Real options

Real options

Flexibility adds value to an investment:

  • For example, if an investment can be staggered, then future costs can be avoided if the market turns out to be less attractive than originally expected.
  • The core to this value lies in reducing downside risk exposure but keeping upside potential open - i.e. in making probability distributions asymmetric.

Financial options are an example where this flexibility can be valued.

  • A call option on a share allows an investor to wait and see what happens to a share price before deciding whether to exercise the option and will thus benefit from favourable price movements without being affected by adverse movements.

Real options theory attempts to classify and value flexibility in general by taking the ideas of financial options pricing and developing them:

  • A financial option gives the owner the right, but not the obligation, to buy or sell a security at a given price. Analogously, companies that make strategic investments have the right, but not the obligation, to exploit these opportunities in the future.
  • As with financial options most real options involve spending more up front (analogous to the option premium) to give additional flexibility later.

Conventional investment-appraisal techniques typically undervalue flexibility within projects with high uncertainty. High uncertainty within a NPV context will result in a higher discount rate and a lower NPV. However, with such uncertainty any embedded real options will become more valuable.

Different types of real option

There are many different classifications of real options. Most can be summarised under the following generic headings:

Options to delay/defer

The key here is to be able to delay investment without losing the opportunity, creating a call option on the future investment.

For example, establishing a drugs patent allows the owner of the patent to wait and see how market conditions develop before producing the drug, without the potential downside of competitors entering the market.

Options to switch/redeploy

It may be possible to switch the use of assets should market conditions change.

For example, traditional production lines were set up to make one product. Modern flexible manufacturing systems (FMS) allow the product output to be changed to match customer requirements.

Similarly a new plant could be designed with resale and/or other uses in mind, using more general-purpose assets than dedicated to allow easier switching. For example, when designing a plant management can choose whether to have higher or lower operating gearing. By having mainly variable costs, it is financially more beneficial if the plant does not have to operate every month.

Options to expand/contract

It may be possible to adjust the scale of an investment depending on the market conditions.

For example, when looking to develop their stadiums, many football clubs face the decision whether to build a one- or a two-tier stand:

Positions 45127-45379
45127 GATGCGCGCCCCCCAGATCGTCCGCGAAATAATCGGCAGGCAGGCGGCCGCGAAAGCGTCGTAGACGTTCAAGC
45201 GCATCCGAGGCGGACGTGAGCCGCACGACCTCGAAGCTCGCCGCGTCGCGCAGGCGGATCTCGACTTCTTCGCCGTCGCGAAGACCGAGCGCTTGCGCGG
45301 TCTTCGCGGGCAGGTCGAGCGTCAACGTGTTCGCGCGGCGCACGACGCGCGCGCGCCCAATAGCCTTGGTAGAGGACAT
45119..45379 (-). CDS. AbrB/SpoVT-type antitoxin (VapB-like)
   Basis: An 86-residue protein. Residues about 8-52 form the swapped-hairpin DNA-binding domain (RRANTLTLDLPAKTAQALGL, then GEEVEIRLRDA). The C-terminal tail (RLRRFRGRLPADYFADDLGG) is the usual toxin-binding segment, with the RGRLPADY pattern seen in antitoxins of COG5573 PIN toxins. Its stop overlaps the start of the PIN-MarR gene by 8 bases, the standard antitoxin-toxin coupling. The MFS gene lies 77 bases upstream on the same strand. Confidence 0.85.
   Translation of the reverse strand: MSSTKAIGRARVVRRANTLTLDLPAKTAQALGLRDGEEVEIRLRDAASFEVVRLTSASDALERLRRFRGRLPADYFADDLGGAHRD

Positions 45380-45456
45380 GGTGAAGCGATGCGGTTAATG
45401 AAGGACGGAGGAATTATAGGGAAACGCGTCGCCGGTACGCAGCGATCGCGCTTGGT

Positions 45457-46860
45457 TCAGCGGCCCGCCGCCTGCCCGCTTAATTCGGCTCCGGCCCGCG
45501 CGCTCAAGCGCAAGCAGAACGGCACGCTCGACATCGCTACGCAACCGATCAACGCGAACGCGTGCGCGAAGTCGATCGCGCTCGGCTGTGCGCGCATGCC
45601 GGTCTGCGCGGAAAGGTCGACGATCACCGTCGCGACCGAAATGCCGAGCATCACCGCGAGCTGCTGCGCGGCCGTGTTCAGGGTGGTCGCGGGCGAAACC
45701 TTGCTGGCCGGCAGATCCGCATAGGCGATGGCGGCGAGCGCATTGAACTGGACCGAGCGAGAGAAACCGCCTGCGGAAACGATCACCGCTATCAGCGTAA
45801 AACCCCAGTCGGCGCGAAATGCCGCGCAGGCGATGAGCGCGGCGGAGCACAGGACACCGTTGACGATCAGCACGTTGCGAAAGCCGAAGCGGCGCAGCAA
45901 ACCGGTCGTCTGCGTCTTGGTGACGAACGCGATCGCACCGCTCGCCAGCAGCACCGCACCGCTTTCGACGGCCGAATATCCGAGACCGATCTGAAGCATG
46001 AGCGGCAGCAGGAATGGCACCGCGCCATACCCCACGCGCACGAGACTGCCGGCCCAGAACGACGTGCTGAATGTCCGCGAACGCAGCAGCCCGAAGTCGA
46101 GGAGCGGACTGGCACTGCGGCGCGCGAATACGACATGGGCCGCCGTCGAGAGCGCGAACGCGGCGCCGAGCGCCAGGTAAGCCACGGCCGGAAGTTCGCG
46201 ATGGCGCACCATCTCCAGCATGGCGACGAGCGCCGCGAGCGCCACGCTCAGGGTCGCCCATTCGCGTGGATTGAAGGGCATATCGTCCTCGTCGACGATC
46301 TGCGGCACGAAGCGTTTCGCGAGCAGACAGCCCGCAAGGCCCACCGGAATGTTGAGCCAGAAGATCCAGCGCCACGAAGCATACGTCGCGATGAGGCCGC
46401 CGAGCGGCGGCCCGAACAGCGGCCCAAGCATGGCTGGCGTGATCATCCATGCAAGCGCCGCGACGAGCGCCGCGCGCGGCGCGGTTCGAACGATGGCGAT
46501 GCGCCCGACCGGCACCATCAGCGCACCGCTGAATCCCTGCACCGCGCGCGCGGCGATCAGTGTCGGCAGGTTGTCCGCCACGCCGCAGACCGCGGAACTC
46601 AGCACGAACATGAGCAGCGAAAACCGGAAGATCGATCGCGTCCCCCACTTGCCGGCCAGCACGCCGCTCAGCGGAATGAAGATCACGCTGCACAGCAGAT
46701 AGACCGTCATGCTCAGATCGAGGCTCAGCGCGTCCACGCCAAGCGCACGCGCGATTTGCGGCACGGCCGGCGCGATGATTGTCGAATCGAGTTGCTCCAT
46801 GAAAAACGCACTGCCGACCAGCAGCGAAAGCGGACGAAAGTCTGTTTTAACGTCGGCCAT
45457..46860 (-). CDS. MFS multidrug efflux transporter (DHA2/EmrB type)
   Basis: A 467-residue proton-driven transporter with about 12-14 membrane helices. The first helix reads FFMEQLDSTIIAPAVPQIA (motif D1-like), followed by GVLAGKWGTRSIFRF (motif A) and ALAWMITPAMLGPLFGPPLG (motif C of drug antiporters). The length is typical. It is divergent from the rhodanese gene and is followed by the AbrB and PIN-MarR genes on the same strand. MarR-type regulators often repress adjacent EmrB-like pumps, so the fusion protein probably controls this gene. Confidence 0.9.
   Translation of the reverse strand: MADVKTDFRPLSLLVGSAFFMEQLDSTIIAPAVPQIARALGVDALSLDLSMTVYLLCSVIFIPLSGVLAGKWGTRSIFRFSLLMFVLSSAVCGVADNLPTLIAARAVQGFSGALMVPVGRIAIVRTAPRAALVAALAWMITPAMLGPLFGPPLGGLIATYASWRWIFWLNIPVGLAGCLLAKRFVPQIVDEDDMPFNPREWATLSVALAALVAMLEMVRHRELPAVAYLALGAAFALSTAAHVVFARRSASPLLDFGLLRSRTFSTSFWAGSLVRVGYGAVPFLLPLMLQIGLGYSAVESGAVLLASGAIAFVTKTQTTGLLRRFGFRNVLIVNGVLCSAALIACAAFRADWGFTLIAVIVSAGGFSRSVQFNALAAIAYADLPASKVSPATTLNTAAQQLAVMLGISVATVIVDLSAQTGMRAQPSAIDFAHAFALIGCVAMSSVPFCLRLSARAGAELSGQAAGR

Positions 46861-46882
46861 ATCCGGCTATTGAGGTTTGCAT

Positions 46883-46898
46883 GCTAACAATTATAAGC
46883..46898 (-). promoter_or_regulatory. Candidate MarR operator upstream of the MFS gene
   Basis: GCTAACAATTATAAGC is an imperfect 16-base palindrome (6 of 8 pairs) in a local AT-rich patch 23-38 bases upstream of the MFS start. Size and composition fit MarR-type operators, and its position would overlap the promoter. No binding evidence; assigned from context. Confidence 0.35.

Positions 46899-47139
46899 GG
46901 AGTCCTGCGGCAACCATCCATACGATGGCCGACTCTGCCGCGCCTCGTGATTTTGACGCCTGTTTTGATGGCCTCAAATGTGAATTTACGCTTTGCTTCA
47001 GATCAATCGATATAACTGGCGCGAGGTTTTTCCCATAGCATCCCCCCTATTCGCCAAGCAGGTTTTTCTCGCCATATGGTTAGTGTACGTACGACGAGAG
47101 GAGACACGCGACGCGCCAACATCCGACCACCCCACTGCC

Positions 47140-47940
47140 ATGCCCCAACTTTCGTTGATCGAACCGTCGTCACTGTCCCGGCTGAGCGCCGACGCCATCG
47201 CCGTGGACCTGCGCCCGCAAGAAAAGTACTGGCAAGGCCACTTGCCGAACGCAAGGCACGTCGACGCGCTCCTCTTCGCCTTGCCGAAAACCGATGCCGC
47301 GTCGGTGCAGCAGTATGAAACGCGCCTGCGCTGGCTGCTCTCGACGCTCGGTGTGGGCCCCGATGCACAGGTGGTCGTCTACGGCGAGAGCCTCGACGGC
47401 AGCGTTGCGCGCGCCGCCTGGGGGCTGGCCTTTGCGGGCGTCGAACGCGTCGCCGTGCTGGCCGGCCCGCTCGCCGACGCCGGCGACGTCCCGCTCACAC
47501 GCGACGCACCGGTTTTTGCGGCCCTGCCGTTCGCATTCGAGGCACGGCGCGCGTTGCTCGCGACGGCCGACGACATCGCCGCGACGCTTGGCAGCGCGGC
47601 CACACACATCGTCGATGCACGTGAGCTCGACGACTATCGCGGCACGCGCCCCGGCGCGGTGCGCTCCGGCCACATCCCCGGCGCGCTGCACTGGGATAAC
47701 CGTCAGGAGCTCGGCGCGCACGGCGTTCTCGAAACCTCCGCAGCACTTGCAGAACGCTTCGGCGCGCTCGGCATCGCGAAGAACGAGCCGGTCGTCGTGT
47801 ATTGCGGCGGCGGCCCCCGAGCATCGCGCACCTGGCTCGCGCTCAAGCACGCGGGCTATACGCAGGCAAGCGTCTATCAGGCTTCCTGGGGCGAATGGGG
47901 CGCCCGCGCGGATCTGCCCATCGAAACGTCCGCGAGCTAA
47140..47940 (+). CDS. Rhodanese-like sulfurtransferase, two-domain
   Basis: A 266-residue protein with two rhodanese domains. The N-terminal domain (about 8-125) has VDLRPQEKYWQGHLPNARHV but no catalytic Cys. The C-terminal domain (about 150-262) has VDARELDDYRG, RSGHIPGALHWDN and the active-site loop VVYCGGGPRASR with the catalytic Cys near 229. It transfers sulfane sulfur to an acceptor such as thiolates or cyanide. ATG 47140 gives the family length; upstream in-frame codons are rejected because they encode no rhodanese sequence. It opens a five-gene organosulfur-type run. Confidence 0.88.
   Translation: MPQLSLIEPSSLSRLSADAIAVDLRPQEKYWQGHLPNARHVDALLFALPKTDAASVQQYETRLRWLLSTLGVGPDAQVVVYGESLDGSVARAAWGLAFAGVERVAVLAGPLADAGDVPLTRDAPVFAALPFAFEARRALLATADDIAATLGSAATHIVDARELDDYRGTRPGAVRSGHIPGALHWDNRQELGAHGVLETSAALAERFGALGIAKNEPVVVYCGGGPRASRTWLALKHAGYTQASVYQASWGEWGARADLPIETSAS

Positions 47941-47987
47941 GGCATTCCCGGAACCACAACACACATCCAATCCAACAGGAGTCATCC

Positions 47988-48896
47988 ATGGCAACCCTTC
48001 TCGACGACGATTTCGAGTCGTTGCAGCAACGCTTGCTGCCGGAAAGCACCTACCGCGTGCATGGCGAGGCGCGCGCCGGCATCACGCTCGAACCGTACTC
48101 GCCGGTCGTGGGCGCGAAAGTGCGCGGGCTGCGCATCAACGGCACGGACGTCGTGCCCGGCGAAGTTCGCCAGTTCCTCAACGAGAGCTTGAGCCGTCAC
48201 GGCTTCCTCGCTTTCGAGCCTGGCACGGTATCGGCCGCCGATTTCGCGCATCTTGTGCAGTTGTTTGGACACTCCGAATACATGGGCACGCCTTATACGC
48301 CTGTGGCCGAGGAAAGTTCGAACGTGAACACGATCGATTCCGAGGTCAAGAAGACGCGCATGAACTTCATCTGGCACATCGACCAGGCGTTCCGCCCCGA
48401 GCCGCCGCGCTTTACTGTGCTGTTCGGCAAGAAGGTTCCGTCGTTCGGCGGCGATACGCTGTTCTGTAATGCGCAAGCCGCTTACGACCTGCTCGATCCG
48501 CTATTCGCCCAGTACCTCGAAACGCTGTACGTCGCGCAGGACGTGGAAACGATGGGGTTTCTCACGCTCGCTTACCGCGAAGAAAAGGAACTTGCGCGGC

• A one-tier stand would be cheaper but would be inadequate if the club's attendance improved greatly.
  • A two-tier stand would allow for much greater fan numbers but would be more expensive and would be seen as a waste of money should attendance not improve greatly.

Some clubs (e.g. West Bromwich Albion in the UK) have solved this problem by building a one-tier stand with stronger foundations and designed in such a way (e.g. positioning of exits, corporate boxes,etc.) that it would be relatively straightforward to add a second tier at a later stage without knocking down the first tier. Such a stand is more expensive than a conventional one-tier stand but the premium paid makes it easier to expand at a later date when (if) attendance grows.

Options to abandon

If a project has clearly identifiable stages such that investment can be staggered, then management have to decide whether to abandon or continue at the end of each stage.

Valuing real options


Valuing real options is a complex process and currently a matter of some debate as to the most suitable methodology. One approach is to use the Black-Scholes model:

The Black-Scholes equation is well suited for simple real options, those with a single source of uncertainty and a single decision date. To use the model we need to identify the five key input variables as follows:

Exercise price

For most real options (e.g. option to expand, option to delay), the capital investment required can be substituted for the exercise price.These options are examples of call options.

For an option to abandon, use the salvage value on abandonment. This is an example of a put option.

Share price

The value of the underlying asset is usually taken to be the PV of the future cash flows from the project (i.e. excluding any initial investment). This could be the value of the project being undertaken for a call option (e.g. option to expand, option to delay), or the value of the cash flows being foregone for a put option (option to abandon). 

Time to expiry

This is straightforward if the project involves a single investment.


 The volatility of the underlying asset (here the future operating cash flows) can be measured using typical industry sector risk. 

Many writers continue to use the risk-free rate for real options.However, some argue that a higher rate be used to reflect the extra risks when replacing the share price with the PV of future cash flows.

Created at 9/12/2012 2:08 PM  by System Account  (GMT) Greenwich Mean Time : Dublin, Edinburgh, Lisbon, London
Last modified at 11/13/2012 3:02 PM  by System Account  (GMT) Greenwich Mean Time : Dublin, Edinburgh, Lisbon, London

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